In his campaign lecture Monday night, Stephen Flurry concentrated on the prophecy in Ezekiel 33. This chapter focuses on the end-time mission of Mr. Gerald Flurry, the editor in chief of the Philadelphia Trumpet. Verses 30 through 33 describe how many in the end time will be curious about and even supportive of Mr. Flurry’s prophetic message, but they will not act on what they hear. “[T]hey sit before thee as my people, and they hear thy words,” Ezekiel writes, “but they will not do them ….”
Verse 32 says Mr. Flurry’s warning message—delivered via the Key of David television program and the Philadelphia Trumpet magazine—will be like powerful, inspiring music. In the words of Ezekiel, it will be like “a very lovely song of one that hath a pleasant voice, and can play well on an instrument.” But again, notice the general reaction to this enthralling message: “for they hear thy words, but they do them not.”
As Mr. Stephen Flurry put it Monday: “God wants us to turn to Him. He is evaluating our actions!” (Stay tuned to theTrumpet.com; we hope to post this segment of Mr. Flurry’s campaign message next week.)
Next, I’d encourage you to really explore what the Trumpet has to offer. We offer subscriptions to various programs and shows, and have a wealth of free literature. Take the time to check it all out. Our two most important products are the Key of David television program, presented by Gerald Flurry, and the Philadelphia Trumpet, our monthly newsmagazine. Make sure to watch The Key of David each week and subscribe to the Trumpet.
If you haven’t done so, also check out Stephen Flurry’s Trumpet Daily Radio Show. It is a terrific resource for keeping abreast of prophetically significant world events. But it’s also a fabulous way to get to know the Church that teaches these prophecies. He often gives updates on Church events and activities, interviews Church staff, and gives short studies on biblical doctrines. Listen to a few programs and you’ll soon feel like a member of the Trumpet family.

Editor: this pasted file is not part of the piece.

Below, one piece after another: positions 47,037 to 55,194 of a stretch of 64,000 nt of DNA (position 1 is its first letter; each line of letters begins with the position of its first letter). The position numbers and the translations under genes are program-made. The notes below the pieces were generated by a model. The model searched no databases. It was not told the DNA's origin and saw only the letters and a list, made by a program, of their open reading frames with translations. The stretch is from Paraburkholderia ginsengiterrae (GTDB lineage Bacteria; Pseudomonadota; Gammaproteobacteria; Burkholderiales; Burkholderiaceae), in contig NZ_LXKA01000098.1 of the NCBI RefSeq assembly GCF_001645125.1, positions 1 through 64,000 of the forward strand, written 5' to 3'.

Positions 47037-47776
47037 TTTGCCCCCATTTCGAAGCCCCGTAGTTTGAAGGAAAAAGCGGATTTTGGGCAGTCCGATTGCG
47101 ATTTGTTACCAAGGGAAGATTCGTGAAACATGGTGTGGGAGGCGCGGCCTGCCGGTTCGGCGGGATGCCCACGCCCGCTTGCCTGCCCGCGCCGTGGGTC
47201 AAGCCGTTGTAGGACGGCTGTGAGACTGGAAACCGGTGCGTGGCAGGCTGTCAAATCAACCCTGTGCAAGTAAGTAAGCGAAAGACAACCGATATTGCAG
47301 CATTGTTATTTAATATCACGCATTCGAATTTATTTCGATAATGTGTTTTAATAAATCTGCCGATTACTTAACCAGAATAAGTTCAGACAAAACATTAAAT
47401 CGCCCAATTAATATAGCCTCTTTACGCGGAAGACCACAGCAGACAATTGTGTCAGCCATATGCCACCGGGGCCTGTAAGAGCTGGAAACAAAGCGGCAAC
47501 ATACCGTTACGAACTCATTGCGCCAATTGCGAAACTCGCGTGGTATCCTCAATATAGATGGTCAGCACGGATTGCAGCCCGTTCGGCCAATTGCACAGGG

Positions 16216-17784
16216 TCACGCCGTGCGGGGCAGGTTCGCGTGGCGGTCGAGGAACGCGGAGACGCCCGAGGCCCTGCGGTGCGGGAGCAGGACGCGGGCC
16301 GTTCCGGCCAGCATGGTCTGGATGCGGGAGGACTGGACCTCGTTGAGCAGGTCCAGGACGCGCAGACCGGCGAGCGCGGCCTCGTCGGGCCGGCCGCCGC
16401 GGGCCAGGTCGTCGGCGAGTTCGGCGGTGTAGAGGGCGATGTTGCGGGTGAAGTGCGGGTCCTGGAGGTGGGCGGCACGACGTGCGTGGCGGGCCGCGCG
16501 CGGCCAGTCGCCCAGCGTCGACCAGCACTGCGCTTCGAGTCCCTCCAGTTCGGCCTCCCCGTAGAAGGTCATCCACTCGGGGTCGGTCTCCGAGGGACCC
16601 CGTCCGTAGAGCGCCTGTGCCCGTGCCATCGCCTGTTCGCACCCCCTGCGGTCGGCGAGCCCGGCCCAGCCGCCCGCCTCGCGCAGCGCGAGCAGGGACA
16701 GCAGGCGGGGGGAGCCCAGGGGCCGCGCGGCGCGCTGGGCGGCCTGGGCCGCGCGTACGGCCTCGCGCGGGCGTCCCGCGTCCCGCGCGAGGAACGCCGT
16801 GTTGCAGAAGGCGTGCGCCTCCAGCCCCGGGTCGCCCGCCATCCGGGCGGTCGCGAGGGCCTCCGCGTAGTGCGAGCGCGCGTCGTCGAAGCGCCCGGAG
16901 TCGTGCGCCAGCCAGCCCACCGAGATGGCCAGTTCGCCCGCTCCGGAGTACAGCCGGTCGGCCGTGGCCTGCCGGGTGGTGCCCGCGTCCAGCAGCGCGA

Perhaps you are doing all this—and you still want more. Maybe chaotic world events or circumstances in your life have caused you to ask the fundamental questions that so many ignore: Why am I here? What is the truth? Can I be happy and fulfilled? Who and what is God? Why does man exist? What is God’s purpose for my life? Where is God’s Church?
If you are asking these questions, your first step is to read Mystery of the Ages. No book is more important to you right now. Believe me, it will answer all these questions—and more. Written by the late Herbert W. Armstrong, Mystery of the Ages is an inspired synopsis of the entire Bible. It puts the puzzle pieces together. If reading and following the Trumpet has inspired you to want to know more about God, His plan, the Bible, why you exist, then you need Mystery of the Ages.
Finally, some of our followers inquire about the Philadelphia Church of God, the organization that sponsors theTrumpet.com. Some want to speak with a minister; some seek baptism; some ask if they can become a member of the pcg. If you feel this way, we want to hear from you. When you reach out, however, make sure you’re ready to do a little work.
In Luke 14:28, Jesus Christ tells the man or woman who wants to follow Him to “count the cost.” Christ’s logic here is rational and smart. Before one chooses to follow Jesus, shouldn’t he educate himself in the basic beliefs and practices he is choosing to support?
If you would like to get in touch with me, please e-mail BradMacdonald@theTrumpet.com.